Israeli Government Criticized For How It Monitors COVID-19 Cases Israel is using phone data to track people potentially exposed to the coronavirus. That touched off a backlash among Israelis worried about the direction of their democracy
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Israeli Government Criticized For How It Monitors COVID-19 Cases

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Israeli Government Criticized For How It Monitors COVID-19 Cases

Israeli Government Criticized For How It Monitors COVID-19 Cases

Israeli Government Criticized For How It Monitors COVID-19 Cases

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  • <iframe src="https://www.npr.org/player/embed/818192570/818192571" width="100%" height="290" frameborder="0" scrolling="no" title="NPR embedded audio player">
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Israel is using phone data to track people potentially exposed to the coronavirus. That touched off a backlash among Israelis worried about the direction of their democracy

RACHEL MARTIN, HOST:

What if authorities could track your movements to warn you if you have gotten close to someone infected with the coronavirus? Israel has started doing that. NPR's Daniel Estrin reports from Jerusalem.

DANIEL ESTRIN, BYLINE: Israeli authorities say yesterday, 400 people got the following text message - shalom, according to an epidemiological investigation on such and such a date, you were near someone sick with the coronavirus. Omer, who withheld his last name over privacy concerns, got that message last night and told his friends on Facebook Big Brother is here.

OMER: I'm not necessarily against it, but it definitely makes you think, you know, what other private personal information they have access to and if it's being used in the, you know, appropriate way.

ESTRIN: On orders of Prime Minister Benjamin Netanyahu, the Shin Bet domestic spy agency is running this new surveillance program tracking telephone data. When someone has tested positive for the coronavirus, the Israeli spy agency traces where that person's cellphone went over the past two weeks, the incubation period for COVID-19. And if your cellphone was nearby, you get a text message. Sharon Perri is a cellular tracing expert.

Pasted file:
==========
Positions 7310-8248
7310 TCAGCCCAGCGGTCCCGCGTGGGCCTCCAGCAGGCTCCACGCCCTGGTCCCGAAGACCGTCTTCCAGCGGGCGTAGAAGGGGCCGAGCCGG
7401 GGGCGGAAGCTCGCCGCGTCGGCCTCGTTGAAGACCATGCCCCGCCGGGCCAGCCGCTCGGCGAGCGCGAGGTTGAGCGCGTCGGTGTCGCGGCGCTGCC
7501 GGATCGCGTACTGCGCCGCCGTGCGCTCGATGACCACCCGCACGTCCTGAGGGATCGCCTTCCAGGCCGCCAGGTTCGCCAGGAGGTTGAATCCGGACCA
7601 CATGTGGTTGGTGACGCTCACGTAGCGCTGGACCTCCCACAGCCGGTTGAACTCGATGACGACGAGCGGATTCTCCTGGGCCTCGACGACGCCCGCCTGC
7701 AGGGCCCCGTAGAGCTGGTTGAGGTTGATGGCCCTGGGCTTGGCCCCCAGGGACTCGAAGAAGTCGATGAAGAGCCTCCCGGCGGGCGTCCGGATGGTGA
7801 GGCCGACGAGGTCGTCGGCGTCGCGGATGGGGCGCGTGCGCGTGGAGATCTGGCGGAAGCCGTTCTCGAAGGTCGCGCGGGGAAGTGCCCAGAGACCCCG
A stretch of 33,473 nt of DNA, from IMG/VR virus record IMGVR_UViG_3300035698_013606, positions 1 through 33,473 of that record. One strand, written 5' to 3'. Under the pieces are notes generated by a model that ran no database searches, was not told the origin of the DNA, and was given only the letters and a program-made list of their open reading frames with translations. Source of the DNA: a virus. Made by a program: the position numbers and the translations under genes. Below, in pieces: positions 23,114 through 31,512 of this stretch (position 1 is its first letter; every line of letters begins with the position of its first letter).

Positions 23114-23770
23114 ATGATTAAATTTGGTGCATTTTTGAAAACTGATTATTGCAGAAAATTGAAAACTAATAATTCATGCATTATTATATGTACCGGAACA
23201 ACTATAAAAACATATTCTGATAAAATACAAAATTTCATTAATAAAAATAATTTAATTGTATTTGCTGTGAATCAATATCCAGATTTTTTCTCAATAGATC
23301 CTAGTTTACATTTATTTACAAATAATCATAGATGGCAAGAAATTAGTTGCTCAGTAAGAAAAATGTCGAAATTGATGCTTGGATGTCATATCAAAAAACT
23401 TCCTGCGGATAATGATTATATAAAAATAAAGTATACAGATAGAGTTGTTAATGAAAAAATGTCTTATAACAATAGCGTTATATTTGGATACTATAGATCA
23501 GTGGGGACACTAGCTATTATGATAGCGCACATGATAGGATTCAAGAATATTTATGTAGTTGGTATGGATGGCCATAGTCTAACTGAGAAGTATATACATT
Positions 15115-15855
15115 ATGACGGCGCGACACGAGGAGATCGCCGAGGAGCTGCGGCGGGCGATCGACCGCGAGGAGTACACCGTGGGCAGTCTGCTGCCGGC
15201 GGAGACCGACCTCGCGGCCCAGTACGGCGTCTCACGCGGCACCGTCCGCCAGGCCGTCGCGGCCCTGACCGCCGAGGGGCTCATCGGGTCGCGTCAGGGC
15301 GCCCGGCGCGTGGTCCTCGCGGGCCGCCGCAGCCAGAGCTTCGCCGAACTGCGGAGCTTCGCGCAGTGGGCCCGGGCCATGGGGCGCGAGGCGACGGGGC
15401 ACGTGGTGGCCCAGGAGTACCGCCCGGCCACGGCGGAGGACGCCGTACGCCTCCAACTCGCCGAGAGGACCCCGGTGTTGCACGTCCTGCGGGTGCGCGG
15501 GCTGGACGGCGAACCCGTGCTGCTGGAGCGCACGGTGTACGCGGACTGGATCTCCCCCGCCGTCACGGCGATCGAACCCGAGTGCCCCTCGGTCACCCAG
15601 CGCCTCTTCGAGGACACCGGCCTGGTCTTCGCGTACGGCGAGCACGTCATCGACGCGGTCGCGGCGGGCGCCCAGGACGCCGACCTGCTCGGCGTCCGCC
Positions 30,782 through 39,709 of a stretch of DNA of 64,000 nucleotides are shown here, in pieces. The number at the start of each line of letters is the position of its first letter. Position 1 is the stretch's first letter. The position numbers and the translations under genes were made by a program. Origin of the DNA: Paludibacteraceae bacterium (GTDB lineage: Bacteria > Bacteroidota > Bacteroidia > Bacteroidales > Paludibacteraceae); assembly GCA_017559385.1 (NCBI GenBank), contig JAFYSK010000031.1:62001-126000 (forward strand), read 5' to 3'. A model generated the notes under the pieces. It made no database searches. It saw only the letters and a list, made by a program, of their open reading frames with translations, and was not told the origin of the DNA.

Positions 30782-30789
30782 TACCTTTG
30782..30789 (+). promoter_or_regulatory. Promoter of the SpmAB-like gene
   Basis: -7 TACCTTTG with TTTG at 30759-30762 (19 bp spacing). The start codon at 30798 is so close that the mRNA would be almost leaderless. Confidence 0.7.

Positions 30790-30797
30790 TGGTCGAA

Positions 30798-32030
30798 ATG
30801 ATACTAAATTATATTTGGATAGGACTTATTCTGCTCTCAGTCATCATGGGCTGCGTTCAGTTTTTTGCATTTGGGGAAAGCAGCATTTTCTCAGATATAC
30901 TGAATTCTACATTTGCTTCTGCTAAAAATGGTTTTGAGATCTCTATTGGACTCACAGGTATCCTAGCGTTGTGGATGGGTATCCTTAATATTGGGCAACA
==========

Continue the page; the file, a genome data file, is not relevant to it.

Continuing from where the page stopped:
SHARON PERRI: From my experience, the GPS technology, in civil standard, is not that accurate. But even a resolution of 10 meters is good enough to isolate people from corona-infected people that are in the area.

ESTRIN: But that's not the 2-meter or 6-foot distance health officials advise to minimize exposure. It's likely that many Israelis who weren't close enough to a virus carrier will still be ordered to isolate. Perri thinks the breach of privacy is justified.

PERRI: But I guess that when you have a global pandemic, there is, like, a kind of justification for this move.

ESTRIN: Police are also using cellphone data to catch Israelis who violate their home quarantine orders. All Israelis who were abroad in the last two weeks must stay at home. Attorney Gil Gal Mor is appearing before Israel's Supreme Court today to demand an end to the surveillance program. He's with the Association for Civil Rights in Israel.

GIL GAL MOR: I think that people in Israel in general are willing to limit their right to privacy if it comes to combat terrorism or the Palestinians or other enemies, and now people find out the Shin Bet and the police know exactly where they are in any second. People are now awakening and understanding the problem of giving too much power to the government when it comes to our privacy.

ESTRIN: Netanyahu's Cabinet approved the phone surveillance program in the middle of the night, before a parliamentary oversight committee finished debating whether it was justified. The speaker of Parliament, a Netanyahu ally, suspended all Parliament meetings until next week. The center-left opposition says Netanyahu is subverting democracy.

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UNIDENTIFIED PERSON: (Speaking Hebrew).

ESTRIN: This TV interviewer asked Netanyahu whether that's true.

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PRIME MINISTER BENJAMIN NETANYAHU: (Speaking Hebrew).

ESTRIN: He says it's the last thing he'd do and that he has asked for maximum oversight to protect Israelis' private data. Rivka Carmi is a health sciences professor.

RIVKA CARMI: You know, the streets would be full of people protesting against those moves.

ESTRIN: But now groups of more than 10 are forbidden from gathering. She says what's needed in Israel is more medical testing for the virus and offering the public proof that mass surveillance of cellphones can save lives.

Daniel Estrin, NPR News, Jerusalem.

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